Probate fees are due to change from May 2017, despite a Government consultation to which 97.5% of respondents were against the increase. Probate fees are the fees payable to the Probate Registry when someone dies and their estate needs administering in accordance with their Will or intestacy. For over 62% of estates that use a solicitor, the Probate Registry performs a purely administrative job, "rubber-stamping" their application; the value of the estate has no bearing on the work undertaken by the Probate Registry, which is why these new fees are exceptionally unfair, payable at a time when families have suffered a bereavement.
Currently probate fees are £155 for estates over £5000 only; the new scheme will introduce a sliding scale according to the estate value as follows:
- £300 for estates worth more than £50,000 and up to £300,000
- £1,000 for estates worth more than £300,000 and up to £500,000
- £4,000 for estates worth more than £500,000 and up to £1 million
- £8,000 for estates worth more than £1m and up to £1.6 million
- £12,000 for estates worth more than £1.6m and up to £2 million
- £20,000 for estates worth more than £2 million
These fees are in addition to inheritance tax of 40% and in some cases constitute over a 9000% rise.
So what are the consequences?
For most people who have property, their estate may be worth more than £500,000, therefore the fee increase from £155 to £4,000 is extreme. Worse still for those larger estates who – in addition to inheritance tax at 40% - now face an additional charge of tens of thousands. This is likely to hit charities worst of all, as statistically they are the group which receives the largest single legacies (after family members) and many rely heavily on legacies to fund the charity's work. A charity which may be left a large estate worth £2 million will now be facing a "fee" of £20,000 before the estate is even given to them, and people may be more circumspect with their donations to take into account the additional stealth tax the estate will need to pay. The fees will apply irrespective of who inherits, unlike inheritance tax, so widows and charities will be hit under the new rules. For example, a widow who inherits her husband's share in the family home worth £100,000, and who may be on limited income will have to pay £300 for the privilege of inheriting, even though inheritance tax is not payable.
The Solicitors for the Elderly forum have commented, "The increase in probate fees will place a burden on families at a sensitive and distressing time and is likely to put people who are vulnerable and/or elderly at risk. Our fear is that such clients might be persuaded to take steps to avoid probate fees, even if the effect is to leave them with insufficient assets to provide for themselves for the rest of their life."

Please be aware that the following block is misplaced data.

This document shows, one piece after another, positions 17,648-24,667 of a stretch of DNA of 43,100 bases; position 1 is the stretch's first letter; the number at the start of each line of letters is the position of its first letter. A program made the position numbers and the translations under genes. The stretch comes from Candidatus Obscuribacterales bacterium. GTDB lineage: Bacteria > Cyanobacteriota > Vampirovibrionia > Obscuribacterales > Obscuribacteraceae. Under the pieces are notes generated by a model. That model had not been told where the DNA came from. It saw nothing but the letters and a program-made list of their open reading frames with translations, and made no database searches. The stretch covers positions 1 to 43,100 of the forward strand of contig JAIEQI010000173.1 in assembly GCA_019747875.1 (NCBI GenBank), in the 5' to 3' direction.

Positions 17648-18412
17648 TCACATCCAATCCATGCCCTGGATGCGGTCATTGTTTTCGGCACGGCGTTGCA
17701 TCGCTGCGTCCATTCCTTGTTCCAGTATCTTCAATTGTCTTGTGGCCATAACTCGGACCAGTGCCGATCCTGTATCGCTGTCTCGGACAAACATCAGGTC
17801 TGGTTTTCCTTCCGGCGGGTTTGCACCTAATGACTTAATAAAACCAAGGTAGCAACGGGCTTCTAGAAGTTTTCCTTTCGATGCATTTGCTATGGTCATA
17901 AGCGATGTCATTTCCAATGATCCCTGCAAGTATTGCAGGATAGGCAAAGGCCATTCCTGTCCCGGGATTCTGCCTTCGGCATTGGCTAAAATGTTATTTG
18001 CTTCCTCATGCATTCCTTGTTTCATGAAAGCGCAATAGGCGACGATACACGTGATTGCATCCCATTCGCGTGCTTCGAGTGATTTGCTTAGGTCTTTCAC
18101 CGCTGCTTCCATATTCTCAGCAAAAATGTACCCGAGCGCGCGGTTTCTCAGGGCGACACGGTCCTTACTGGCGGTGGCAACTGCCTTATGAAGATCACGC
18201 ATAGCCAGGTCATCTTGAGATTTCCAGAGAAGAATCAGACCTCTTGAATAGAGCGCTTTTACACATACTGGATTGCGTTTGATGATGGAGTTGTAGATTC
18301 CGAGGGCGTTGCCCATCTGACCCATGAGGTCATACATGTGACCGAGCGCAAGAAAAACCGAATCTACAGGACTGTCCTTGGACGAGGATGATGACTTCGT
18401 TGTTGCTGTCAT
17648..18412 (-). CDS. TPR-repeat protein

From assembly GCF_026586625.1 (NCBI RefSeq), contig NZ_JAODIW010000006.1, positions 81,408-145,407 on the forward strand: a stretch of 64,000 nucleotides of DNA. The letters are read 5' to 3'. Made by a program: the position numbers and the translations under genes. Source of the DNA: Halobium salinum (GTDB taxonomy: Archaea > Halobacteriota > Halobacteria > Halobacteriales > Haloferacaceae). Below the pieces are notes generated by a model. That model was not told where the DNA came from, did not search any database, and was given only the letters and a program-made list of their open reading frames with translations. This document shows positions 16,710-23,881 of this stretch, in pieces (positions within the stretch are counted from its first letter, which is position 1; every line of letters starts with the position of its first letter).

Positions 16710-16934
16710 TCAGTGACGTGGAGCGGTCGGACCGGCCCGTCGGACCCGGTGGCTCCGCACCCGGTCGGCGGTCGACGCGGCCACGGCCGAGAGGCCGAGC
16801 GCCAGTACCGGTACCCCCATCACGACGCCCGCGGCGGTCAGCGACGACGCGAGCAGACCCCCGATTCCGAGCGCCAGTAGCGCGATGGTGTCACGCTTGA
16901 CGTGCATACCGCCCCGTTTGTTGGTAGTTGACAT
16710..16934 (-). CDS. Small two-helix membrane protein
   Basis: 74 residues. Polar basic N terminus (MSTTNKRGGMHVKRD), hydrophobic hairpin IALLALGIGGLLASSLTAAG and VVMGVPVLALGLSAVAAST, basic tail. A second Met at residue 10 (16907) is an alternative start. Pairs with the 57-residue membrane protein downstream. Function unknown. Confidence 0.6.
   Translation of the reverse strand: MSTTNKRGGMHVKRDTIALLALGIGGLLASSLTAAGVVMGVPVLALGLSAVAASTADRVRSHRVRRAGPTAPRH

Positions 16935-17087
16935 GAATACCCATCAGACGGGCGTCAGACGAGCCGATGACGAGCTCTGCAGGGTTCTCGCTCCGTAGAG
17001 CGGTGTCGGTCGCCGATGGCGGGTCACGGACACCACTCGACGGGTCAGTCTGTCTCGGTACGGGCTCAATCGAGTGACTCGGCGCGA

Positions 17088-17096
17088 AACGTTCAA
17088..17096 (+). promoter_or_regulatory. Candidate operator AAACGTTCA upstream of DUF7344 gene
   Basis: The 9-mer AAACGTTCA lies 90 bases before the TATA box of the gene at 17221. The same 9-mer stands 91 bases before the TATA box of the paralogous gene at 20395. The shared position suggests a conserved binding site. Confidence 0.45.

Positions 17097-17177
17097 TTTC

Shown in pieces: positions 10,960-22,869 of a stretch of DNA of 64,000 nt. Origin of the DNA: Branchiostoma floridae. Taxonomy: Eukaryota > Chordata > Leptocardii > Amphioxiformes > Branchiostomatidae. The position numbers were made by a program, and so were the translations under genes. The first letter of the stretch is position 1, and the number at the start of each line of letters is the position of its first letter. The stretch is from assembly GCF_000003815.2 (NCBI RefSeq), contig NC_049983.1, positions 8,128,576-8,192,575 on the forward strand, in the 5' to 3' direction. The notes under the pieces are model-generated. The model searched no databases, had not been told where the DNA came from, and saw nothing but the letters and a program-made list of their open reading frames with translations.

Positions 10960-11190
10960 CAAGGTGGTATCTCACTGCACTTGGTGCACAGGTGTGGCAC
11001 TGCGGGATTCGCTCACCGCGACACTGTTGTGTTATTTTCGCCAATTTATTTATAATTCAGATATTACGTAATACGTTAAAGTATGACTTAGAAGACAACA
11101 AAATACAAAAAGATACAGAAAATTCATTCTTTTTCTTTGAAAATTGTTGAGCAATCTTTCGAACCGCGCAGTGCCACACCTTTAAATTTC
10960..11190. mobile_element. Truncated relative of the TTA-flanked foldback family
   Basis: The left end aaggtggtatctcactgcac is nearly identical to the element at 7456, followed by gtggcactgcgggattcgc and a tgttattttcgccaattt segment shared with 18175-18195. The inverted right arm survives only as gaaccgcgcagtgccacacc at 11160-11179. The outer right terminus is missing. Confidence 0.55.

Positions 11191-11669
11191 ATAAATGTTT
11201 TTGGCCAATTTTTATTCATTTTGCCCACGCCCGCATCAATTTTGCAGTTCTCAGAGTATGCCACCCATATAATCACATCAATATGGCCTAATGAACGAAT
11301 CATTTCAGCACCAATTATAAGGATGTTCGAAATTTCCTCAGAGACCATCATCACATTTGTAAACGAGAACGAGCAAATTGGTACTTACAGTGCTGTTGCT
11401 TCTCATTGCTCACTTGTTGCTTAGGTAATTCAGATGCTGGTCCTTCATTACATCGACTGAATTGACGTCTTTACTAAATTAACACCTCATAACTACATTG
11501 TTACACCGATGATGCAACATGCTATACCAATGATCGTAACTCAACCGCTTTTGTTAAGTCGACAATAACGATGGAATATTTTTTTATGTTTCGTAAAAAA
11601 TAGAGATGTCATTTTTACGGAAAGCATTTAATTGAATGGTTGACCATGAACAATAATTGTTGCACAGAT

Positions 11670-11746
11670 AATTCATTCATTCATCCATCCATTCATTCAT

There is a real concern for us elderly client and dementia specialists that clients will now be under increased pressure from their children to transfer or gift away property to reduce the value of the estate (and so the probate fee), or to give away assets they need. These clients risk being found guilty by the Local Authority of depriving themselves of assets to avoid care home fees or risk having given away the security of residence in their home when they fall out with their children or those children divorce or are made bankrupt. All clients will now need to review their financial positions and consider whether the inheritance tax planning they have done is sufficient, and whether their Wills are correct, to take into account this additional fee which will be levied on the estate.
In essence, the introduction of massively increased fees for an administrative body which already covers its fees and doesn't run at a loss is nothing more than a stealth tax and an unfair form of taxation on the elderly, who have no way of avoiding these fees.
The Solicitors for the Elderly forum which includes many lawyers nationally are understandably very angry about this change and have set up a petition.
To reconsider the proposed significant and unreasonable increase in probate fees, please follow the link below and join us in signing this petition:
Clapham & Collinge Solicitors provide an extensive range of private client services including Wills, Trusts and Probate. For more information or to discuss your individual circumstances in further details, contact us on 01603 693500 or email us using 'Make an enquiry' form. Appointments available at our Norwich, North Walsham, Sheringham and Brooke offices.